Online platforms shaping Qatar's media landscape

 

Although newspapers have traditionally been the main focus for advertising spend, as Qataris become more open to social media the potential for a shift to online is clear. Qatar has a high internet penetration rate, growing from 70% in 2014 to 97% in 2017, according to the Northwestern University in Qatar “Media Use in the Middle East 2017” (MUME) report, which surveyed seven countries: Egypt, Jordan, Lebanon, Qatar, Saudi Arabia, Tunisia and the UAE.

This growth is perhaps attributable to the adoption of mobile phones, with the smartphone penetration rate standing at 97% in 2017, well above the survey average of 83.8% and behind only the UAE, with a rate of 99%. Qatar is therefore well positioned for high levels of social media use, especially as social networking site usage levels in the Middle East are much higher than in any other region internationally, according to figures from the Pew Research Centre, with 86% of adults using the internet, compared to a global average of 76% in 2015.

Regional Consumption

However, the use of certain major social networking sites in the country is low compared to some regional countries.

Excluding messaging platforms such as WhatsApp, Facebook is the most popular social media site. In 2017, 58% of Qatari residents used Facebook, according to the MUME survey. This is compared to the seven-country survey average of 64.6%, and respective figures of 77% and 84% in GCC member states Lebanon and Saudi Arabia. However, the number of facebook users is also in decline, falling from 67% in 2015. The second-most popular social media site is YouTube, with the proportion of survey recipients who use the video app standing at 56%, followed by Instagram with 46%. Twitter use stood at 29% compared to a 21.4% survey average, and 44% and 45% in Saudi Arabia and the UAE, respectively.

However, the use of some other platforms was higher than that of other surveyed countries: 46% of Qatari residents used Instagram, compared to 33.5% on average; 88% used WhatsApp, versus 58% on average; and 36% used Snapchat, versus 21.4% on average.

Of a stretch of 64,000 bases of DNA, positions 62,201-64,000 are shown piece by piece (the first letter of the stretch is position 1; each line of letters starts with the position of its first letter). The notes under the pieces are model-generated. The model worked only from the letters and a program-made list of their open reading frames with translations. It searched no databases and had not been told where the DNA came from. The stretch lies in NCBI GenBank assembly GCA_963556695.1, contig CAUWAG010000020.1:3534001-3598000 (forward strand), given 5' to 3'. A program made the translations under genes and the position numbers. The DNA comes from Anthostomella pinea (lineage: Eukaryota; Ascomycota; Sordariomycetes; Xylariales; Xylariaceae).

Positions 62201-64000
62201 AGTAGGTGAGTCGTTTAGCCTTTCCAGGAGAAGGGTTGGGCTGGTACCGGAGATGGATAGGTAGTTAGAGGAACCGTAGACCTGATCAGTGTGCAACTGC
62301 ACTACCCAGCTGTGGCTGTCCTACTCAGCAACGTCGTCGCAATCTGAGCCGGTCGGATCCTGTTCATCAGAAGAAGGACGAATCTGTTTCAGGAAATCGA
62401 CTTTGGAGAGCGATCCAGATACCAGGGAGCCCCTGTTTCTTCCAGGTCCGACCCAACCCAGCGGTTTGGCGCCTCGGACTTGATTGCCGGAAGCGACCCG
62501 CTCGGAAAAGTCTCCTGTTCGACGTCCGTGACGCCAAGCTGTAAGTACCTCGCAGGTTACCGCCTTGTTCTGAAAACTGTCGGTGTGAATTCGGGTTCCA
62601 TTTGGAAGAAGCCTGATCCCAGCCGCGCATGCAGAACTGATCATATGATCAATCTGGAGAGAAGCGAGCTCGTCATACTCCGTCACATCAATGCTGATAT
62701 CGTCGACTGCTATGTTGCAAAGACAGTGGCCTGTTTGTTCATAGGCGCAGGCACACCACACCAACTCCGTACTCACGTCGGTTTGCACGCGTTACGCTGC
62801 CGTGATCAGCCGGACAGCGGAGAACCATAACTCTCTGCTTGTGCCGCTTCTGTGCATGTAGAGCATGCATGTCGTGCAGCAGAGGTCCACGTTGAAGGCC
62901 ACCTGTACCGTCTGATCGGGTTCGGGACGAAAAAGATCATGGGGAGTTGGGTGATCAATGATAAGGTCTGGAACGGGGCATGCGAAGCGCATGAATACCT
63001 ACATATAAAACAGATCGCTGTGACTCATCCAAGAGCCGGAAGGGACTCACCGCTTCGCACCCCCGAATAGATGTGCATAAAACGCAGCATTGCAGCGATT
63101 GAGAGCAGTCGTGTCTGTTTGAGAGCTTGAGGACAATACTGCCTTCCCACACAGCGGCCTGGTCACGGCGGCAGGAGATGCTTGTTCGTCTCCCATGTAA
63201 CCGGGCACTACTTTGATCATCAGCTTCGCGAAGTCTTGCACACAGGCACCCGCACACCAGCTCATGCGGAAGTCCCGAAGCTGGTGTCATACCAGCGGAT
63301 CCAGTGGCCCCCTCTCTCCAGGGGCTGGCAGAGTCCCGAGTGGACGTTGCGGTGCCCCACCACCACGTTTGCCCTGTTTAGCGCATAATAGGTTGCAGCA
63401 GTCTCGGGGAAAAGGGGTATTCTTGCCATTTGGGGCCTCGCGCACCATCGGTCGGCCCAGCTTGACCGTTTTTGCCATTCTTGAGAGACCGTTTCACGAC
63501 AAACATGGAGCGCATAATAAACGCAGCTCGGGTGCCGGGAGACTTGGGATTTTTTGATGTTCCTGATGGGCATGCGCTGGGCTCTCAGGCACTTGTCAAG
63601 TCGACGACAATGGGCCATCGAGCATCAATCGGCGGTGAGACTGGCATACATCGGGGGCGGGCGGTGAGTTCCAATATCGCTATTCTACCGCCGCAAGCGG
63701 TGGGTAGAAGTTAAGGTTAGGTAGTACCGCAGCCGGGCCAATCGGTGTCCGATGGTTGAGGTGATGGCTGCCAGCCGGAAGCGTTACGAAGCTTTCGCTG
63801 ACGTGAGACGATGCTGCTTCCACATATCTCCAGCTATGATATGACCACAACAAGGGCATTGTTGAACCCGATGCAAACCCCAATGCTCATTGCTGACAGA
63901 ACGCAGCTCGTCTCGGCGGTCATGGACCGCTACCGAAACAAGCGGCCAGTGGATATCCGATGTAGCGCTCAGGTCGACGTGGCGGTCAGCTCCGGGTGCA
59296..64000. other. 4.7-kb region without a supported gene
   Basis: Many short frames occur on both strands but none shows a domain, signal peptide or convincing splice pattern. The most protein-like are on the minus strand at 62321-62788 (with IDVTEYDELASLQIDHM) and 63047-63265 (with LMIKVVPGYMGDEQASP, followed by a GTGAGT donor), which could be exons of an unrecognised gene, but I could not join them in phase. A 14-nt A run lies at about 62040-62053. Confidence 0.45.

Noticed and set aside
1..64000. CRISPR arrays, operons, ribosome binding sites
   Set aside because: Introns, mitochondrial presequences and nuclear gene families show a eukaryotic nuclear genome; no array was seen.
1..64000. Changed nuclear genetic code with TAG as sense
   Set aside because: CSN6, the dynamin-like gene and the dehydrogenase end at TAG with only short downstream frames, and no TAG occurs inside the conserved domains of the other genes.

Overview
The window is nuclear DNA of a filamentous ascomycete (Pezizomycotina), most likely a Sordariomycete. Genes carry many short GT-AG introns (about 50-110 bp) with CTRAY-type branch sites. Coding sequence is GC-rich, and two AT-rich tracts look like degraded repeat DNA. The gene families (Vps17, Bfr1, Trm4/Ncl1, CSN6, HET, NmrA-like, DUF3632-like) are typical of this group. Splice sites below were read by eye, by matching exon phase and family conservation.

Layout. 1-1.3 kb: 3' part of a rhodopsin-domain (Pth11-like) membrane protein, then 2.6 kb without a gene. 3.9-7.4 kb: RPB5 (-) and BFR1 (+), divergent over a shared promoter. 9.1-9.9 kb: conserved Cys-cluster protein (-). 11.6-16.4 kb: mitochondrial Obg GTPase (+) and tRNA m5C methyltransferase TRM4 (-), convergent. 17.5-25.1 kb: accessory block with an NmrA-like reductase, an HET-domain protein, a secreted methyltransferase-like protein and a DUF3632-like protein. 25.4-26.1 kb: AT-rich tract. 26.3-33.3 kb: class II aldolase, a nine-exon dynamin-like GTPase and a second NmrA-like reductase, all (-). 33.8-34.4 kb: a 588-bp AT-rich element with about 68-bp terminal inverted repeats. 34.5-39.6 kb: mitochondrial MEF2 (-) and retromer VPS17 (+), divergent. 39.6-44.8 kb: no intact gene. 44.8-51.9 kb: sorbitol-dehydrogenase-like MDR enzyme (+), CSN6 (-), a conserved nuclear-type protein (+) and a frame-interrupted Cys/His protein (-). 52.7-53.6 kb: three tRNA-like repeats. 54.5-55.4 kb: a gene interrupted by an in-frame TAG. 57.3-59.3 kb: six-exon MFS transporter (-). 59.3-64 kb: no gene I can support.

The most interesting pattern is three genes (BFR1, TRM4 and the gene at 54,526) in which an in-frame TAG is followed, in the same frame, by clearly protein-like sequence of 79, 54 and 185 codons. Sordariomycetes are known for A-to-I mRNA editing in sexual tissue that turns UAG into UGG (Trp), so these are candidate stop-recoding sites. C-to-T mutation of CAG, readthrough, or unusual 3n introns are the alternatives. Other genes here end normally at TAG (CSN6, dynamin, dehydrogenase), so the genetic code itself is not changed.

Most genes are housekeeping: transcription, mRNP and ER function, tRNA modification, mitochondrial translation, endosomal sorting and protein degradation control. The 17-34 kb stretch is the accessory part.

Demographic Trends

Excluding messaging platforms, at 66%, Instagram was the most popular site among Qatari nationals – as opposed to the overall population, which contains a large proportion of expatriate workers – and especially with 18-24-year-olds, at 87%.

From 43% in 2015 to 22% in 2017, usage levels for Facebook were particularly low among Qatari nationals of all ages. YouTube use in this group also declined from 47% to 37%. Male nationals were more likely to use Facebook than female nationals, with 26% versus 17%, respectively. Facebook use was highest among the 24-34 age group, at 27% – although this was down from 53% in 2015 – compared to 22% in the 18-24 group and 21% in the 35-44 age group. Twitter use, by contrast, was most popular with 18-24-year-old nationals, at 64%.

Growing Potential

While online platforms have become a major media focus in the country, with Facebook usage levels not far off the readership of newspapers – the major platform for advertising in Qatar – advertisers have been slow to take to online and social media-based sales. In 2015 ad revenues in the MENA region were dominated by TV and newspapers, which commanded 43% and 32%, respectively, according to the “Media Industries in the Middle East 2016” report. However, industry figures say that this is changing. “It was previously a challenge to sell clients online advertising, but over the past two years firms have become more open to online and social media, and now you can sell viral-only campaigns to clients who are convinced of the importance of speaking to the new generation,” Krikor Khatchikian, general manager of Grey Doha advertising agency, told OBG, noting that campaigns on Twitter and Instagram were particularly popular, in part because of the lower Facebook use among Qatari nationals. However, he added that online advertising was likely to complement rather than replace traditional media marketing in the short term.

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